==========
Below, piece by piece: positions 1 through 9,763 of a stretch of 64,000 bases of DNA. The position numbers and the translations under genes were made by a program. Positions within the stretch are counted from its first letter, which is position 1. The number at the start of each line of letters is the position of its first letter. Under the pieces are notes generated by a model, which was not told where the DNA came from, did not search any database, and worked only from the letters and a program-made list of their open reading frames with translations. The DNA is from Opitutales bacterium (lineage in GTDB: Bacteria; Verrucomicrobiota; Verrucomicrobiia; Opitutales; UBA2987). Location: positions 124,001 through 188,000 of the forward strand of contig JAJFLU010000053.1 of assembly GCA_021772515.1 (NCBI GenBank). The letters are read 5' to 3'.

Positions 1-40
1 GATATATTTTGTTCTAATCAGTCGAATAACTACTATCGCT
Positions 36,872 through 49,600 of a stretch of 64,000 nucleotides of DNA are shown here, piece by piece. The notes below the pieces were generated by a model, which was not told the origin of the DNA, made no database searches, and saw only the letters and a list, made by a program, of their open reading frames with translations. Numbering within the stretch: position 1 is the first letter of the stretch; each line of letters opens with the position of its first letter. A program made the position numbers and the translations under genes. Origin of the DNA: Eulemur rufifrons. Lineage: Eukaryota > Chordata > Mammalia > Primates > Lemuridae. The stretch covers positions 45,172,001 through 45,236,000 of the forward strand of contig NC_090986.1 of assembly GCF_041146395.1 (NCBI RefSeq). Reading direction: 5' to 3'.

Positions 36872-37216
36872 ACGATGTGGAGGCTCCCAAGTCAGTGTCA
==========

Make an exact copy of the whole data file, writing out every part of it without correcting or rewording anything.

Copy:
Below, piece by piece: positions 1 through 9,763 of a stretch of 64,000 bases of DNA. The position numbers and the translations under genes were made by a program. Positions within the stretch are counted from its first letter, which is position 1. The number at the start of each line of letters is the position of its first letter. Under the pieces are notes generated by a model, which was not told where the DNA came from, did not search any database, and worked only from the letters and a program-made list of their open reading frames with translations. The DNA is from Opitutales bacterium (lineage in GTDB: Bacteria; Verrucomicrobiota; Verrucomicrobiia; Opitutales; UBA2987). Location: positions 124,001 through 188,000 of the forward strand of contig JAJFLU010000053.1 of assembly GCA_021772515.1 (NCBI GenBank). The letters are read 5' to 3'.

Positions 1-40
1 GATATATTTTGTTCTAATCAGTCGAATAACTACTATCGCT
Positions 36,872 through 49,600 of a stretch of 64,000 nucleotides of DNA are shown here, piece by piece. The notes below the pieces were generated by a model, which was not told the origin of the DNA, made no database searches, and saw only the letters and a list, made by a program, of their open reading frames with translations. Numbering within the stretch: position 1 is the first letter of the stretch; each line of letters opens with the position of its first letter. A program made the position numbers and the translations under genes. Origin of the DNA: Eulemur rufifrons. Lineage: Eukaryota > Chordata > Mammalia > Primates > Lemuridae. The stretch covers positions 45,172,001 through 45,236,000 of the forward strand of contig NC_090986.1 of assembly GCF_041146395.1 (NCBI RefSeq). Reading direction: 5' to 3'.

Positions 36872-37216
36872 ACGATGTGGAGGCTCCCAAGTCAGTGTCA